The relation between social support and smoking cessation: Revisiting an established measure to improve prediction

Rachel J. Burns, Alexander J. Rothman, Steven S. Fu, Bruce Lindgren, Anne M. Joseph

Research output: Contribution to journalArticlepeer-review

26 Scopus citations


Background: Although social support is an integral element in smoking cessation, the literature presents mixed findings regarding the type(s) of social support that are most helpful. The Partner Interaction Questionnaire (PIQ) is commonly used to measure social support in this context. Purpose: We explored the possibility that more nuanced distinctions between items on the PIQ than what is customarily used could improve the prediction of cessation. Methods: Baseline PIQ responses of smokers enrolled in a cessation program was submitted to an exploratory factor analysis. Emergent factors were used to predict cessation at several time points. Results: Four factors emerged, which differed from the two subscales that are typically used. The four-factor version predicted cessation; the two-factor version did not. Conclusions: Identifying the types of social support that predict smoking cessation depend on our ability to measure social support. More nuanced measures will likely clarify the role of social support in cessation.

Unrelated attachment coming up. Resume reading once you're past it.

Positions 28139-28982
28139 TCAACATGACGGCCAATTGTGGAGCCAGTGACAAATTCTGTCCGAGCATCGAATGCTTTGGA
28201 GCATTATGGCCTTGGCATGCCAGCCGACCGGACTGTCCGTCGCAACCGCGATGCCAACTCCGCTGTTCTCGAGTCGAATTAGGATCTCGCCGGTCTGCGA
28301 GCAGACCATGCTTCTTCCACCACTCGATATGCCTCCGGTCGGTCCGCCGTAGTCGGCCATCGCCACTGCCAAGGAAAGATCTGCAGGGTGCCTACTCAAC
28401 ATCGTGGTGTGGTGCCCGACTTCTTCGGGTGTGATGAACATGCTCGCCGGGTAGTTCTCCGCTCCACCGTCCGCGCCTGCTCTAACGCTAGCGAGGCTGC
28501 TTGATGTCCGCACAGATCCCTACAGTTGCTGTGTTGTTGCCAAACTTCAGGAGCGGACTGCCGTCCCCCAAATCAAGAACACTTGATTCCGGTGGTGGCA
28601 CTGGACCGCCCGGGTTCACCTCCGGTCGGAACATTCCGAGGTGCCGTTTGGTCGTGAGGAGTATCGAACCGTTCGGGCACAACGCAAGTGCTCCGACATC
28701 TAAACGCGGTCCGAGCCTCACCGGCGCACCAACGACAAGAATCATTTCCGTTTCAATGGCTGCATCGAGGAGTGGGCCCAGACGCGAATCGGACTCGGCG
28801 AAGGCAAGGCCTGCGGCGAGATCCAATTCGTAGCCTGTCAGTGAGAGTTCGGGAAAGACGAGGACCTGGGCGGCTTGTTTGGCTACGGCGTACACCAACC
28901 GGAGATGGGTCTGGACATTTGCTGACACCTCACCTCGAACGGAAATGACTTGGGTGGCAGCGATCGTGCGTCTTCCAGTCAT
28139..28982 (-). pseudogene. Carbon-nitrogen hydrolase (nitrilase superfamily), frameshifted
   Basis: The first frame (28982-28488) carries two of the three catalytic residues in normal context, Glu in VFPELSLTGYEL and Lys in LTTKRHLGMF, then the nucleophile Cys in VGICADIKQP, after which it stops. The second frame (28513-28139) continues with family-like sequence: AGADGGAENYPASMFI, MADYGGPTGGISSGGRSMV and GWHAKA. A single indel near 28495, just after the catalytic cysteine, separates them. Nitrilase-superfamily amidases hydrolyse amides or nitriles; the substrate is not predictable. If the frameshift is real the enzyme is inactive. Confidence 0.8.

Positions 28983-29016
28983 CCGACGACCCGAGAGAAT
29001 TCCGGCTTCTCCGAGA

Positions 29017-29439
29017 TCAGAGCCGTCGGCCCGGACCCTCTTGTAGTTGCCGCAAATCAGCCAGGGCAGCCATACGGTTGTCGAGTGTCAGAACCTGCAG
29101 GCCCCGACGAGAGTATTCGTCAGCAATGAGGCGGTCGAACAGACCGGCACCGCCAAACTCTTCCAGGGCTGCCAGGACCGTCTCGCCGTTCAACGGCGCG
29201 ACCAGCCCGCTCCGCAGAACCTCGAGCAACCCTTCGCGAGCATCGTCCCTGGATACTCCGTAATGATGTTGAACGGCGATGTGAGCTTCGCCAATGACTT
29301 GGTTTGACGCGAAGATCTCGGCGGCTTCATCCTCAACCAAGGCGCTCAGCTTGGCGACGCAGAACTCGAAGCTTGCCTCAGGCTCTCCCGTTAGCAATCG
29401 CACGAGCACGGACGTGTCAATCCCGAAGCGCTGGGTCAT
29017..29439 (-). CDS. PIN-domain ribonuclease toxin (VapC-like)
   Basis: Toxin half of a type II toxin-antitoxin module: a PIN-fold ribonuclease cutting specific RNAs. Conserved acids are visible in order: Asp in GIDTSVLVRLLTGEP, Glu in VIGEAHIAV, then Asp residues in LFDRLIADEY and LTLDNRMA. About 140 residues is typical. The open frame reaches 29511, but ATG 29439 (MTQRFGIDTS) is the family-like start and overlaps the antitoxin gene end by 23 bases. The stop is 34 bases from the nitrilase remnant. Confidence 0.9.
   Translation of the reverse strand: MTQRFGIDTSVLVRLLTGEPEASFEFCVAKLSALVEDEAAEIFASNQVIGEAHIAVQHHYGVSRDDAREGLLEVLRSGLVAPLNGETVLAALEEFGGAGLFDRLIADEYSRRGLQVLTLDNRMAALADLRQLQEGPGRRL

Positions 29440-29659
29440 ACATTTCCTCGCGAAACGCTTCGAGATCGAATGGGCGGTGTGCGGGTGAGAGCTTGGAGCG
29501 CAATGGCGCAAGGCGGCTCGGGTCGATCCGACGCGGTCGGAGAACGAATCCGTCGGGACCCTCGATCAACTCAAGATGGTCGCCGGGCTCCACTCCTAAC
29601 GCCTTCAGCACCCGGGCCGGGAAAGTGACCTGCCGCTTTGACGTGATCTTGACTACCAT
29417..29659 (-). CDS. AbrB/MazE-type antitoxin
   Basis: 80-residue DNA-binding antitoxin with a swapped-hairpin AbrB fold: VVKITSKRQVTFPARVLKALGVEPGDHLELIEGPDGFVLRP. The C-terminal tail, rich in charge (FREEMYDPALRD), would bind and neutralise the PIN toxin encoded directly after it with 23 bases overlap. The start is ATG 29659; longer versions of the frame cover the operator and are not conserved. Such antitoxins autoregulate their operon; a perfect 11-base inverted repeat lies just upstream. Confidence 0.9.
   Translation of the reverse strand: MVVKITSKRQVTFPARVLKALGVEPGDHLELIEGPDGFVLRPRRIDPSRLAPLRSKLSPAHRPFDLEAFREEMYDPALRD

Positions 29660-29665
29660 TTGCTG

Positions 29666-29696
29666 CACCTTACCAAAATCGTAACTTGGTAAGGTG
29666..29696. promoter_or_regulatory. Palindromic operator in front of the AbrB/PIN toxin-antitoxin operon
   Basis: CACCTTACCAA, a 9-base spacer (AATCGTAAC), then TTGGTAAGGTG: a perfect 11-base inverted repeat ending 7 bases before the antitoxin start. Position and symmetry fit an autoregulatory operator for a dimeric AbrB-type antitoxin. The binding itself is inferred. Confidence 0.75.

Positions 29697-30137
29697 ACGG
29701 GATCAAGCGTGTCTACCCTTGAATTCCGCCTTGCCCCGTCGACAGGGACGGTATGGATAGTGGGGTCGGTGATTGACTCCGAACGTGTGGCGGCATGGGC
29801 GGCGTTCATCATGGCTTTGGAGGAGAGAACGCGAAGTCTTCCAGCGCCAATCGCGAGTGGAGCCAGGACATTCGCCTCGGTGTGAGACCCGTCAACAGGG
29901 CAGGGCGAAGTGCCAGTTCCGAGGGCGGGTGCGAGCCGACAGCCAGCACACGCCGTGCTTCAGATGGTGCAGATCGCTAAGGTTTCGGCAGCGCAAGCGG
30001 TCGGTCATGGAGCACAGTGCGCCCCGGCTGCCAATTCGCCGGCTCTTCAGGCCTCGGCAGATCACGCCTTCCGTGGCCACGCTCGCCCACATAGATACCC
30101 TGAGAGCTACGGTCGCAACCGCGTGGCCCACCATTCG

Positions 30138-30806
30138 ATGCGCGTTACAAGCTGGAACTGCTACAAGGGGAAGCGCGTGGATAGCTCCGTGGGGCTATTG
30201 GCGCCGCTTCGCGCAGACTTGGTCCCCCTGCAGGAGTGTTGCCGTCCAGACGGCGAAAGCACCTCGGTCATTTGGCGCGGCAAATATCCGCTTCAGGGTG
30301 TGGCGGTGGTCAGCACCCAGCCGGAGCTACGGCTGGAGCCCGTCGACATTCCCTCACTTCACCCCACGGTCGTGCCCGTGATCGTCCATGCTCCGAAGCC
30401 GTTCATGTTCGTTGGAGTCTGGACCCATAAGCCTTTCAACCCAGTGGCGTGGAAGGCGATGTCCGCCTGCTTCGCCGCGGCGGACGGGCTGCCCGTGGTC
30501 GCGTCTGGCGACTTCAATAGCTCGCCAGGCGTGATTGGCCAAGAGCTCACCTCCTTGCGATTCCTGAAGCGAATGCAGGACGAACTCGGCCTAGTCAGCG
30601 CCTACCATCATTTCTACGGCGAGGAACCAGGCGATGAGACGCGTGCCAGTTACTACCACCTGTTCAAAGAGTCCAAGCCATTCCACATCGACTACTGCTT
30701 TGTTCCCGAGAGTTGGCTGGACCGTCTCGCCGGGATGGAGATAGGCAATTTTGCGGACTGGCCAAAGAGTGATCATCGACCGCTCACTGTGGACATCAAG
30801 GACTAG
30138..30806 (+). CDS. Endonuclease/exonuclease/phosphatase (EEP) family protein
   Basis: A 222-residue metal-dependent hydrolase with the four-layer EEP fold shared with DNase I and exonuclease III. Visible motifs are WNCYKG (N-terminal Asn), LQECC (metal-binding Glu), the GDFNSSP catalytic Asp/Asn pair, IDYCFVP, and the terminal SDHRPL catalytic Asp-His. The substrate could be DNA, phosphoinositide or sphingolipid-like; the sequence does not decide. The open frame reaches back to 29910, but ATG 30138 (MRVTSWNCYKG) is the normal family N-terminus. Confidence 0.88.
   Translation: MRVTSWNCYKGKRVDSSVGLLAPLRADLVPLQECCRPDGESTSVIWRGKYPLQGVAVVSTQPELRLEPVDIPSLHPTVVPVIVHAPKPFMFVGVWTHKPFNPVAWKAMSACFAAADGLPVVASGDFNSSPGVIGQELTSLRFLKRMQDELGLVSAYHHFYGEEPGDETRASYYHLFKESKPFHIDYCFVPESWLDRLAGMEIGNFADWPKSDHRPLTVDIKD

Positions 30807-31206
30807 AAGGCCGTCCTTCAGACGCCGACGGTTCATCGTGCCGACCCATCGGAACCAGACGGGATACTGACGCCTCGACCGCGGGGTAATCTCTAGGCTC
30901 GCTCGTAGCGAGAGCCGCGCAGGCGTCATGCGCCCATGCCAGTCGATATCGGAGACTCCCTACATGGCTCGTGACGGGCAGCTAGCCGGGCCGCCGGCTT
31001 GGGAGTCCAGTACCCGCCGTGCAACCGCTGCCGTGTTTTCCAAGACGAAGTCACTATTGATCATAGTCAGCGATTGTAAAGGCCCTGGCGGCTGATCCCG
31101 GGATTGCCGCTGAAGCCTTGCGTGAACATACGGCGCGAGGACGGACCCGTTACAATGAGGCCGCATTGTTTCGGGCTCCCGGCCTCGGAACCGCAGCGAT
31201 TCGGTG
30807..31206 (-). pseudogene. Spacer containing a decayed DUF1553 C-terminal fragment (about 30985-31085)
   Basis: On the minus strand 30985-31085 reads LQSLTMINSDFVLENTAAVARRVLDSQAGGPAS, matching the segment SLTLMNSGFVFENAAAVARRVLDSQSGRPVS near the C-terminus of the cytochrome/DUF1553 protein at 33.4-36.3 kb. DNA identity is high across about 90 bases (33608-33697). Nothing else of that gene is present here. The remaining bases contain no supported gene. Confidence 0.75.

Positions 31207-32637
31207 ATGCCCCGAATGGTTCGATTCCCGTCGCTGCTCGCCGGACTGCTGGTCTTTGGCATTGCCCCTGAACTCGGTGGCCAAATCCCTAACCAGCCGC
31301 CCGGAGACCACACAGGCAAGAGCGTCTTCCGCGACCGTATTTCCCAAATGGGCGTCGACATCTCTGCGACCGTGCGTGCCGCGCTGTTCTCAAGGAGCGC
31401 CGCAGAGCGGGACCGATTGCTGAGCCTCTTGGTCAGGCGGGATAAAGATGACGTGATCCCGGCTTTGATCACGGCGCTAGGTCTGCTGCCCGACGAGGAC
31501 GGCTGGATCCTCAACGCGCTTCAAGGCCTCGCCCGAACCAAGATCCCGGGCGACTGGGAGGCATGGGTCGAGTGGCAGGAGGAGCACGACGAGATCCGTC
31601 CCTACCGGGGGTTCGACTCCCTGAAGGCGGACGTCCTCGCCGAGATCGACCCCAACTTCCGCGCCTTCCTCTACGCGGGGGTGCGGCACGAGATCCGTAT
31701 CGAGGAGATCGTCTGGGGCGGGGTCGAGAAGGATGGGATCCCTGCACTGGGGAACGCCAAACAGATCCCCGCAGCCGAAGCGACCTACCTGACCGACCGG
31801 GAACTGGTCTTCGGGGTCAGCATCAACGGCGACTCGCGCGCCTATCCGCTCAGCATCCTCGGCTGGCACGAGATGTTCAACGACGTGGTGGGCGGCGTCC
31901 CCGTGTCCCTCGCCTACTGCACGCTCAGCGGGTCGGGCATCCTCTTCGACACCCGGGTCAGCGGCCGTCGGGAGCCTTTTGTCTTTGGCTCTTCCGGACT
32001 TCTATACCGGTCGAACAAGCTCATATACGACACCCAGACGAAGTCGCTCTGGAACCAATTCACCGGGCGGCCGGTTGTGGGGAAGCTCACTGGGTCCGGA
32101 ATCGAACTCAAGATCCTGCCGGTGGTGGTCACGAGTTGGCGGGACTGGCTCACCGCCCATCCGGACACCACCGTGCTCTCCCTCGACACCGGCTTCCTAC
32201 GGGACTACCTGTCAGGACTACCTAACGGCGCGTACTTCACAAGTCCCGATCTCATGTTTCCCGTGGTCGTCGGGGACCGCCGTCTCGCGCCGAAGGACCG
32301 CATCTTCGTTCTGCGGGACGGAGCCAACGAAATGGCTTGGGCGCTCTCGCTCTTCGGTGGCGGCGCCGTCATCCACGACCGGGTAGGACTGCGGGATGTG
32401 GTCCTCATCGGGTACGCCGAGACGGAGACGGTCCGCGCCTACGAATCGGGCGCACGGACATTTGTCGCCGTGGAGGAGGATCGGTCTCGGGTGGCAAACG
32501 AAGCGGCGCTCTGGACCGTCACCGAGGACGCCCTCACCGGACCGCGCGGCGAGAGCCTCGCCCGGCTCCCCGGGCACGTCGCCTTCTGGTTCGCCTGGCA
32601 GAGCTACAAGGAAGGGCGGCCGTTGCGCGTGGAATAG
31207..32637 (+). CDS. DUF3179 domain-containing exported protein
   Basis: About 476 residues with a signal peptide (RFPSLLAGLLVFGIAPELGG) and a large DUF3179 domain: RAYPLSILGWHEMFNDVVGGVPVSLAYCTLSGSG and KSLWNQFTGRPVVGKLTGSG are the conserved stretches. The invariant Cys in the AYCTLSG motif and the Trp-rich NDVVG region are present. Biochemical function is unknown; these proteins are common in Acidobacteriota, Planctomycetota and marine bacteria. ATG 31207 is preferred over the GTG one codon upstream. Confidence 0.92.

Original languageEnglish (US)
Pages (from-to)369-375
Number of pages7
JournalAnnals of Behavioral Medicine
Issue number3
StatePublished - Jun 2014

Bibliographical note

Funding Information:
Acknowledgments This work was funded by the Transdisciplinary Tobacco Use Research Center (TTURC) on Tobacco Exposure Reduction, NCI/NIDA: P50 DA013333. This material is based upon work supported in part by the Department of Veterans Affairs, Veterans Health Administration, Office of Research and Development and Health Services Research and Development (HSR&D).


  • Smoking Cessation
  • Social Support


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